As the world grapples with the challenge of the dreaded coronavirus pandemic for which water is acknowledged a key battle agent, only about 18 million Nigerians, representing less than 10 per cent of the population, have access to pipe-borne water, a new survey on Water, Sanitation and Hygiene (WASH NORM) has shown.
The survey showed that the total number of Nigerians with access to basic water, sanitation and hygiene services dropped to 18 million people in 2019 from 21 million in the preceding year. It is not clear if the numbers have dropped further in 2020.
The WASH NORM report published this month is an annual survey of the Federal Ministry of Water Resources (FMWR) was executed in collaboration with the NBS and UNICEF.
The latest report is the second edition of the annual survey designed to provide credible data for policy formulation, planning and monitoring of the WASH sector in the country.
Key findings from the survey revealed that up to 171 million people are off the SDG target for access to safely managed drinking water supply services with only 14 per cent of the population having access to ‘safely managed drinking water supply services’.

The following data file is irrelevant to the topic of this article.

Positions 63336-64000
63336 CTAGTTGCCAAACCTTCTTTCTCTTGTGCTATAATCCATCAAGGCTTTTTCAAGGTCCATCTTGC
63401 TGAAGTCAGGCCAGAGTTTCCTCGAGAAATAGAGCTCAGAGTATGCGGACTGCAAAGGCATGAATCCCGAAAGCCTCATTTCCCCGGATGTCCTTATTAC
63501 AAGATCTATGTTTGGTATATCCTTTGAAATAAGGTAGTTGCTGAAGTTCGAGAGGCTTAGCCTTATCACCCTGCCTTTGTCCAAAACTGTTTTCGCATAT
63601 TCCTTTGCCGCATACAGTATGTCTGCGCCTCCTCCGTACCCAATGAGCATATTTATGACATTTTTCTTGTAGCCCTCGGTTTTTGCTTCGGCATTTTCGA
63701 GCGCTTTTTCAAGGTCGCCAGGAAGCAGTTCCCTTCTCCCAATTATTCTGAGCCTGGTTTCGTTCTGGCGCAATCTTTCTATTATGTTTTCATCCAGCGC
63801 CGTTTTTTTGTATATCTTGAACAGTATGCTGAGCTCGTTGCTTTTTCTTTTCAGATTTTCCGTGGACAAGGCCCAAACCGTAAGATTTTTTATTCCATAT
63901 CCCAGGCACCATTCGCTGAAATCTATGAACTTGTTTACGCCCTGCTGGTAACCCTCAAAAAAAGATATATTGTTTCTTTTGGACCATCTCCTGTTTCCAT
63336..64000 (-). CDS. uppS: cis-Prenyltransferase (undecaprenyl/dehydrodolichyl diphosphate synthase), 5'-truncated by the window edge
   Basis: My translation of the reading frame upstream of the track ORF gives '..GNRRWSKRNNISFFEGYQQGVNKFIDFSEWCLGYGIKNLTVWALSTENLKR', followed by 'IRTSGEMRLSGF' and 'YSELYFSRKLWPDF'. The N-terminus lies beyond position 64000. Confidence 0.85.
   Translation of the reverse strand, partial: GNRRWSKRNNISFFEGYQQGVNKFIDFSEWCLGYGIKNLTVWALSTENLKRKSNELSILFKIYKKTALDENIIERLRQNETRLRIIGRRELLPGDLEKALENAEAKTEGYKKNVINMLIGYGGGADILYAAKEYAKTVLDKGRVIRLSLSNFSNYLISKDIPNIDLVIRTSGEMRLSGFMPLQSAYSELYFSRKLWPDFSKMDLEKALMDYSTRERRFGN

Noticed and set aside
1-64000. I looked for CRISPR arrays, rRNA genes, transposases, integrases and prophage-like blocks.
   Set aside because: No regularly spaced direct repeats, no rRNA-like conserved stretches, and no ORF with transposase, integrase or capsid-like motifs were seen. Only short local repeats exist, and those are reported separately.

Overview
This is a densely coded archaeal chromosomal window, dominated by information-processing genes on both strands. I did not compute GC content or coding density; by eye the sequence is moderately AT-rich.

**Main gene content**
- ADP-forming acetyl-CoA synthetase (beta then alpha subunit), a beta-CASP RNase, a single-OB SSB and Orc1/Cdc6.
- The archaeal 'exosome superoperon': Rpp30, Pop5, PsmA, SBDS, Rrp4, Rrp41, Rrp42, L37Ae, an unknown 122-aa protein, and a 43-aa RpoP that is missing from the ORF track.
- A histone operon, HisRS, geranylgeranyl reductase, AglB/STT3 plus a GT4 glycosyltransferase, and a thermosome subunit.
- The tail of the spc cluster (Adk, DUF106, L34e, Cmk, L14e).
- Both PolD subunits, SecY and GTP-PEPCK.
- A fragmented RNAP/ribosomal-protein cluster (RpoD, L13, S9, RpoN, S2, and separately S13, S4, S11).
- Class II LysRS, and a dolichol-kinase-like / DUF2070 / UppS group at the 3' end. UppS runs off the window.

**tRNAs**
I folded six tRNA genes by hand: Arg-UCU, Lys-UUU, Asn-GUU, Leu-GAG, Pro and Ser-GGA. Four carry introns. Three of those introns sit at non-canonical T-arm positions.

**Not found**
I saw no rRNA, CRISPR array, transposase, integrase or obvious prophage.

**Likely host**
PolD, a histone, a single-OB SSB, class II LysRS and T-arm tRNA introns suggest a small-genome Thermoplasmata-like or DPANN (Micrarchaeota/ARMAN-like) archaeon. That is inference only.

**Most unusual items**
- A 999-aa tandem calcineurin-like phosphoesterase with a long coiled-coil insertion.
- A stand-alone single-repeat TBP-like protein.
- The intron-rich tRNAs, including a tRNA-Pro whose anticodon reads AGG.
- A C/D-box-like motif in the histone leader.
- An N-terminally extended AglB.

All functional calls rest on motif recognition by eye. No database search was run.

Access to safely managed drinking water supply services varies across the six geo-political zones, with the North-east having the lowest access at 2 per cent and the South-west having the highest at 31 per cent.
Accordingly, access for the rural population is at seven per cent, four times lower than access levels for the urban population at 29 per cent.
Also, the report said there is a stark disparity between the richest and poorest households. The latter at (2 per cent) are 22 times less likely to have access to safely managed services than the former at (43 per cent).
The most common sources of drinking water recorded by households were boreholes/tube wells used by 39 per cent of the population. Clean water is a major challenge in Niger Delta because a record of year of constant and unmitigated pollution from extractive activities.